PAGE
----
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So You Want to Appeal…(Part 2): Appealing a decision from Small Claims Court

Following Part 1 of this series, which outlined the basics about appeals from Ontario court cases, I will now delve deeper into the various courts, avenues of appeals and options for appellants.

In this post, I start the discussion about rules and procedures of appealing a decision from the Ontario Small Claims Court (“Small Claim”).

First and foremost, appeals from Small Claims are heard by the Divisional Court and your claim must be for $2,500.00 or more in order to be permitted an appeal.  If you meet these criteria, you will need to serve the Respondent(s) (Plaintiff(s) from the Small Claims trial) a Notice of Appeal (Form 61A) and Appellant’s Certificate Respecting Evidence (Form 61C) within 30 days of the date of the original Small Claims order.  When appealing from Small Claims, you do not need leave to appeal (i.e. permission from the court).

NOTE: You must be very careful when determining your 30-day deadline.  These 30 days begin on the date that the order was signed by the Small Claims judge, not the date that you may have received the order (although it may be the same day).  Be sure to double check the date written on the order itself, and begin your count from there.

You will then have another 10 days to file the Notice of Appeal and Appellant’s Certificate Respecting Evidence with the Divisional Court; however I would recommend filing as soon as you’ve completed service, to ensure that this second deadline doesn’t get missed.

Notice of Appeal – this document will describe the relief you are seeking (for example, dismissal of the original plaintiff’s action and costs awarded to you throughout); the grounds of your appeal (this should be a list of the errors in fact or law you believe the Small Claims judge made, justifying a review by the appellate court); and the basis for the Divisional Court’s jurisdiction (list the legislation that allows you to appeal to the Divisional Court from Small Claims, note that leave to appeal is not required, and that the order being appealed is a final order).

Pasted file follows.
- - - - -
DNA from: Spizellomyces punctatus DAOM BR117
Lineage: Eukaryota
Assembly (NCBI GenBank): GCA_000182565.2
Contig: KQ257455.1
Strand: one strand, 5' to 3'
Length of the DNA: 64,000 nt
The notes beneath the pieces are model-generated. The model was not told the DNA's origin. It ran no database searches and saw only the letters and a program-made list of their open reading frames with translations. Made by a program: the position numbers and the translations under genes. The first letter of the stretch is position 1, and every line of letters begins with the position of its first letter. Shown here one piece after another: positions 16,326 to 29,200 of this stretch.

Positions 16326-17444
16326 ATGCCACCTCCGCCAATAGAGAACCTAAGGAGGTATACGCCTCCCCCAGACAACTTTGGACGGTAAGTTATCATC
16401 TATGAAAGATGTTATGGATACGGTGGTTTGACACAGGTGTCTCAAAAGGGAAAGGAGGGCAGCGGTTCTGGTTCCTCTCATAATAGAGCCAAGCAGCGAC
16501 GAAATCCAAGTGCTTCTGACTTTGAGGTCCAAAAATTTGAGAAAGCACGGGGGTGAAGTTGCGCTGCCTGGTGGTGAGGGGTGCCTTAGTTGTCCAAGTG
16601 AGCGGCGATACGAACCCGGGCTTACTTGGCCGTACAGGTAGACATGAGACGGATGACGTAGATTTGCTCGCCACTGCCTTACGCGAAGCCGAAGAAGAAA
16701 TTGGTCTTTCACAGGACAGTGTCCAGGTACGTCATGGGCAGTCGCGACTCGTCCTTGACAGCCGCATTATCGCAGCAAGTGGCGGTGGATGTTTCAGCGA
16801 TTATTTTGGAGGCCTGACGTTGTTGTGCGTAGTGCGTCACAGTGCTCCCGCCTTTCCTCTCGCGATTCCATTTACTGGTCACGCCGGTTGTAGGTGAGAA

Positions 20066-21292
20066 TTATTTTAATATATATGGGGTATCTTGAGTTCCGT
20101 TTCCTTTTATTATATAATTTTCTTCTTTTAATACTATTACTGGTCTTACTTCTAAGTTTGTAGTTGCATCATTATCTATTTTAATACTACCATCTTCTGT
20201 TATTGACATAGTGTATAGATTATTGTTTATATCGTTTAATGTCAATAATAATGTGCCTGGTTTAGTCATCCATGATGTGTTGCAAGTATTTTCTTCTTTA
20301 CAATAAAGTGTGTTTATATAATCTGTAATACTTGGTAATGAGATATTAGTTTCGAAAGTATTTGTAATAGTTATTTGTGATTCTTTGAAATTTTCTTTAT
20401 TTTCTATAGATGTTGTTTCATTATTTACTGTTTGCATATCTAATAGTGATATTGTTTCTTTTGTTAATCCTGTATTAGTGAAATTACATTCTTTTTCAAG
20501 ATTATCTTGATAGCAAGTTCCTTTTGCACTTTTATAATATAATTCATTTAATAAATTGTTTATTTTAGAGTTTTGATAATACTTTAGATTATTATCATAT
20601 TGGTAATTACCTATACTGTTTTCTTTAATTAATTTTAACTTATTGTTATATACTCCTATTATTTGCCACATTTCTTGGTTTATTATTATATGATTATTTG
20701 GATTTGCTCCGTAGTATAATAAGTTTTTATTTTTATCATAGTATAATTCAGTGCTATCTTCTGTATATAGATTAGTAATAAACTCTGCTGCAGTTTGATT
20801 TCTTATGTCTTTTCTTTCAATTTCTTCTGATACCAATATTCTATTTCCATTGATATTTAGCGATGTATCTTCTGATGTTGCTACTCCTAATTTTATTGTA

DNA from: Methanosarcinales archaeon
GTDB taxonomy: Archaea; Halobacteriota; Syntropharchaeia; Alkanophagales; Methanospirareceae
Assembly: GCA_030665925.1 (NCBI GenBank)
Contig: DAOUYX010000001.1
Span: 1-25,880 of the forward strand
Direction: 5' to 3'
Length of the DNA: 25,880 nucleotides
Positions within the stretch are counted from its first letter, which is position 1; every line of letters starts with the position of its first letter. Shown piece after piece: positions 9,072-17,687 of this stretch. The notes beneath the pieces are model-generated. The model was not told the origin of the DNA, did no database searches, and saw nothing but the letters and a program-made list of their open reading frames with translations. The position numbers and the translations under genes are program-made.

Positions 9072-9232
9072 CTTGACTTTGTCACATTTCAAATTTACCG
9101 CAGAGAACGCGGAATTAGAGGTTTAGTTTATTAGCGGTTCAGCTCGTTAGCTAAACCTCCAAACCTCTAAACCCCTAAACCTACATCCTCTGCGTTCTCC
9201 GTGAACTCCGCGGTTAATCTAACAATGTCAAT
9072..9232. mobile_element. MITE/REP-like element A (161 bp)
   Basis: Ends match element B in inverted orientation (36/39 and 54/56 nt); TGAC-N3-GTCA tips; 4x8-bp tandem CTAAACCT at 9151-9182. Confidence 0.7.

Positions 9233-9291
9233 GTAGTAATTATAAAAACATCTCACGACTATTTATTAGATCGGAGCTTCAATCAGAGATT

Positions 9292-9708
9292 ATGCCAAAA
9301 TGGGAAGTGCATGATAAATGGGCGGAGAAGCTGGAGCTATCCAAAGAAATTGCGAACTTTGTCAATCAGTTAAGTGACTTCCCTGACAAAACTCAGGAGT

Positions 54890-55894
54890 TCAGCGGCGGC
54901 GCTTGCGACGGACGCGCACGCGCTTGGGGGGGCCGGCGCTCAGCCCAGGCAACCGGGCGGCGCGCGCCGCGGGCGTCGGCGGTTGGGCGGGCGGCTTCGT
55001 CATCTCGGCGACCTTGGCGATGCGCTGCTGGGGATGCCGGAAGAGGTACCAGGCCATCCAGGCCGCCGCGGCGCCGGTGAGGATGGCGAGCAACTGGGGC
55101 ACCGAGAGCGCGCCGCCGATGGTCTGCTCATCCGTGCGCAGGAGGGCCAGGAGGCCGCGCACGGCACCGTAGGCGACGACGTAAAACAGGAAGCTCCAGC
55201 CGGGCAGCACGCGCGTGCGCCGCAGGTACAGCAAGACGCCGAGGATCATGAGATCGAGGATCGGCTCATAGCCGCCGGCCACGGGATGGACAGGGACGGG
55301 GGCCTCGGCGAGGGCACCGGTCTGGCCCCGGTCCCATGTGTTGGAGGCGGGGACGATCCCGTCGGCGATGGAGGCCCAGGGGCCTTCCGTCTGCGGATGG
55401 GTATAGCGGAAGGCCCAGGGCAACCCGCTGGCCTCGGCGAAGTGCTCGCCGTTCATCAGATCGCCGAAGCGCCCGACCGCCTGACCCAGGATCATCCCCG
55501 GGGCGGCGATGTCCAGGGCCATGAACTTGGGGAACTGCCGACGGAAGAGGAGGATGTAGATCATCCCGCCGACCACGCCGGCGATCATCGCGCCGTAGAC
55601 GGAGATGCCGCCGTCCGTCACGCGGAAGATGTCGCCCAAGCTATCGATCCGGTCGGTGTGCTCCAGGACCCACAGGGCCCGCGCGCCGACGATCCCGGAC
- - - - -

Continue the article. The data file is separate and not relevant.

Appellant’s Certificate Respecting Evidence – this simply lists the portions of evidence from the original hearing that you, as the appellant, consider necessary for the appeal.  Note that the appellant judge doesn’t want to review the trial evidence in full unless absolutely necessary, so be thorough in your review and choose only the evidence that is required to support your arguments (i.e. grounds for appeal, as described in the Notice of Appeal)

NOTE: If you believe that the oral testimony of any of the witnesses from the original trial will be helpful to your appeal, you will need to order transcripts.  To do this, you need to get a Certificate of Ordering a Transcript for Appeal from the Small Claims Court that heard the original hearing and file a copy with the Divisional Court within 30 days of the date you filed your Notice of Appeal.

The next step is called perfecting your appeal.  If you are not ordering transcripts, this must be done within 30 days of the date you filed your Notice of Appeal.  If you did order transcripts, this must be done within 60 days of receiving notice that the evidence requested has been transcribed.

In order to perfect your appeal, you will need to create an appeal book and compendium (see Rule 61.10), an exhibit book (see Rule 61.10.1), a printed copy AND electronic copy of the transcripts (if applicable), an appellant’s factum, a book of authorities and a certificate of perfection.  These make up the body of your argument and supporting evidence, and are the basis upon which the respondent will reply to your appeal and the Divisional Court judge(s) will evaluate your claim.

Next time, I will go into more detail about the documents required to perfect an appeal, as well as complete a brief review of what do you if you are the Respondent in an appeal from Small Claims to Divisional Court.

In the meantime, some helpful references to note include Rule 61 of the Rules of Civil Procedure, the Ministry of the Attorney General’s “Guide to Appeals in Divisional Court” and, as noted in Part 1, the Court of Appeal for Ontario’s informative website (  These resources should all be used in combination with the advice of a litigation lawyer, if you are considering an appeal from Small Claims.


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